This video profiles glaciologist Lonnie Thompson and his research into tropical mountain glaciers as a way to understand climate history. Beginning in the 1970s, Thompson recognized that tropical ice cores contain information relating to tropical climate phenomena, including El NiÃo events and monsoons. These phenomena are not archived in ice from polar regions. Thompson explains that his archive of ice cores is full of clues that, taken together with records collected from around the world, can help scientists create a timeline that tells Earth's climate story.

This is a graph of marine air temperature anomalies over the past 150 years. Five different marine air temperature anomaly datasets from different sources are compared on the one graph.

This video illustrates how atmospheric particles, or aerosols (such as black carbon, sulfates, dust, fog), can affect the energy balance of Earth regionally, and the implications for surface temperature warming and cooling.

This three-panel figure is an infographic showing how carbon and oxygen isotope ratios, temperature, and carbonate sediments have changed during the Palaeocene-Eocene Thermal Maximum. The figure caption provides sources to scientific articles from which this data was derived. A graphic visualization from the Intergovernmental Panel on Climate Change shows the rapid decrease in carbon isotope ratios that is indicative of a large increase in the atmospheric greenhouse gases CO2 and CH4, which was coincident with approximately 5C of global warming.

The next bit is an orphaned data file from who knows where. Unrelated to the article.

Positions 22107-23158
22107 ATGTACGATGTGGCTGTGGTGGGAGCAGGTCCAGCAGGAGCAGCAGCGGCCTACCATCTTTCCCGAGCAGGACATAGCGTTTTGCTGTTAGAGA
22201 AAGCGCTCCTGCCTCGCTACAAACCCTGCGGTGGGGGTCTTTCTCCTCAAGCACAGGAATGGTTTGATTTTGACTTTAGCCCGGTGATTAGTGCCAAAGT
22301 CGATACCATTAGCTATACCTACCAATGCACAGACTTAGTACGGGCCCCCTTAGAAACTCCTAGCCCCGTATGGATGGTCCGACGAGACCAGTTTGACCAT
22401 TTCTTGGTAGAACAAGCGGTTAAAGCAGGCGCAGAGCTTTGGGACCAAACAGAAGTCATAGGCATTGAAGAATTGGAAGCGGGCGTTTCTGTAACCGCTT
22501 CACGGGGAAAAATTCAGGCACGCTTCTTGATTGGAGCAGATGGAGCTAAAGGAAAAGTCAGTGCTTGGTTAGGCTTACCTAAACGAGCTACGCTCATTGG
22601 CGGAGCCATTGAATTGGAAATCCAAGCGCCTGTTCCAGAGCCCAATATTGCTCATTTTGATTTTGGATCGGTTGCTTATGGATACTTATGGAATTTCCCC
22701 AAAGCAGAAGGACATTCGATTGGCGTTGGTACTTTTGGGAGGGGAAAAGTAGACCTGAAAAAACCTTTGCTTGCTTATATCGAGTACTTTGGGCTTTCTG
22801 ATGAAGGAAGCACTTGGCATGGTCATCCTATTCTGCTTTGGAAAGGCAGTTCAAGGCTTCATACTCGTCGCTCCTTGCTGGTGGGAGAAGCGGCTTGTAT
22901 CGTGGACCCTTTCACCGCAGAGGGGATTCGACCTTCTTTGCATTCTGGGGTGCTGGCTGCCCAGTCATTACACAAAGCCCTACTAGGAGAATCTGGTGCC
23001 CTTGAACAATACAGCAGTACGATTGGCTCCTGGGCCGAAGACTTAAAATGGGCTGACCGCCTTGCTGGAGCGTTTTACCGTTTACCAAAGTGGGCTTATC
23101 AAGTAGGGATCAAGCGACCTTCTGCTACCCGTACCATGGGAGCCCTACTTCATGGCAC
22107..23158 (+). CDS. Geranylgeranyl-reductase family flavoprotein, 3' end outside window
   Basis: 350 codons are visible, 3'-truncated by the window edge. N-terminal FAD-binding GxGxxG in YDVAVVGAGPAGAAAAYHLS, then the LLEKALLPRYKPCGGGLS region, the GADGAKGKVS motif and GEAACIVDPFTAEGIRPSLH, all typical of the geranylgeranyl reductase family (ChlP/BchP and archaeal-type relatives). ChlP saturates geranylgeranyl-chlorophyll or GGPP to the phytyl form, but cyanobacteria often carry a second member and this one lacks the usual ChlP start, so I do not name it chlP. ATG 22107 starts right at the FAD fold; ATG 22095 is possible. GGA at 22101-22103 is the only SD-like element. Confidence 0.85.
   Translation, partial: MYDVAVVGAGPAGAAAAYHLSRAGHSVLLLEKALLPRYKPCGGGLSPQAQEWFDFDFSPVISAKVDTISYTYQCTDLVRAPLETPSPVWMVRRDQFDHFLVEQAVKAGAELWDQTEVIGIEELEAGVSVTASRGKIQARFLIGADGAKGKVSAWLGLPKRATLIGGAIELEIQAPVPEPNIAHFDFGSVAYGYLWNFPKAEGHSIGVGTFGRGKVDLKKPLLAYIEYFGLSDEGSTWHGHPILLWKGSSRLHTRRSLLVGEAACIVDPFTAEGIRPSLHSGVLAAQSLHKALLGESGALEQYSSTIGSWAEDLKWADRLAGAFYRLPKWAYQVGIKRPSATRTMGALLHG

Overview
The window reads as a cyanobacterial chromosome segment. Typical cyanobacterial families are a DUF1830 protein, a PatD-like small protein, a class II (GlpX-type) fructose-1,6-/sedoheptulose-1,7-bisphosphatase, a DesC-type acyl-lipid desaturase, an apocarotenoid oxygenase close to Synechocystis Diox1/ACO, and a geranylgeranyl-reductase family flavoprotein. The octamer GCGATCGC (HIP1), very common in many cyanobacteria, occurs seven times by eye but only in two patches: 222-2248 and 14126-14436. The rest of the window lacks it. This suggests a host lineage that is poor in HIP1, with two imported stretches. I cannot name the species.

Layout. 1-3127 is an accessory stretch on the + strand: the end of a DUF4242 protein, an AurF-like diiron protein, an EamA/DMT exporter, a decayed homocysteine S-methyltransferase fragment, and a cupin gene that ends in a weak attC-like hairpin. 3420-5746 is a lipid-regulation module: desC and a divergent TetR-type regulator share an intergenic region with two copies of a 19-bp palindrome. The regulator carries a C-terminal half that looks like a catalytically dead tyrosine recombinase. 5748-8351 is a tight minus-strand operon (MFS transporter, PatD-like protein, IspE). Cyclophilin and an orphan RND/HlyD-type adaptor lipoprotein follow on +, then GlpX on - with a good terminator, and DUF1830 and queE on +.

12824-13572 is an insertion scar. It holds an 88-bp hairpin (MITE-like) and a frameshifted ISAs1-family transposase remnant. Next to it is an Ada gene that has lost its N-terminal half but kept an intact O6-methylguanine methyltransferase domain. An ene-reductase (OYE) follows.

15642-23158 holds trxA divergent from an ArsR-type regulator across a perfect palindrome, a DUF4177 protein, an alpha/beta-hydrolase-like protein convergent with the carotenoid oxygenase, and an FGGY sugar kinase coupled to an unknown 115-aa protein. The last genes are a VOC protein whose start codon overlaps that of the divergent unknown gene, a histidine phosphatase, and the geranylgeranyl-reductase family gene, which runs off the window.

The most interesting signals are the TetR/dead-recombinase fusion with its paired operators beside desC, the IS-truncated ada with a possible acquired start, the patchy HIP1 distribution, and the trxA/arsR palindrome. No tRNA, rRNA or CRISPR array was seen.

In this activity, students will determine the environmental effects of existing cars and a fleet consisting of their dream cars. They compute how many tons of heat-trapping gases are produced each year, how much it costs to fuel the cars, and related information. Then, students research and prepare a report about greener transportation choices.

This activity focuses on applying analytic tools such as pie charts and bar graphs to gain a better understanding of practical energy use issues. Also provides experience with how different types of data collected affect the outcome of statistical visualization tools.

These animations depict the three major Milankovitch Cycles that impact global climate, visually demonstrating the definitions of eccentricity, obliquity, and precession, and their ranges of variation and timing on Earth.

A sequence of five short animated videos that explain the properties of carbon in relationship to global warming, narrated by Robert Krulwich from NPR.

This video production is a part of a four-panel report from the National Academies' America's Climate Choices project. The video maps out the realm of our accumulated knowledge regarding climate change and charts a path forward, urging that research on climate change enter a new era focused on the needs of decision makers.

This video is one of a series from the Switch Energy project. It reviews the environmental impacts of various energy resources including fossil fuels, nuclear, and renewables. CO2 emissions as a specific environmental impact are discussed.

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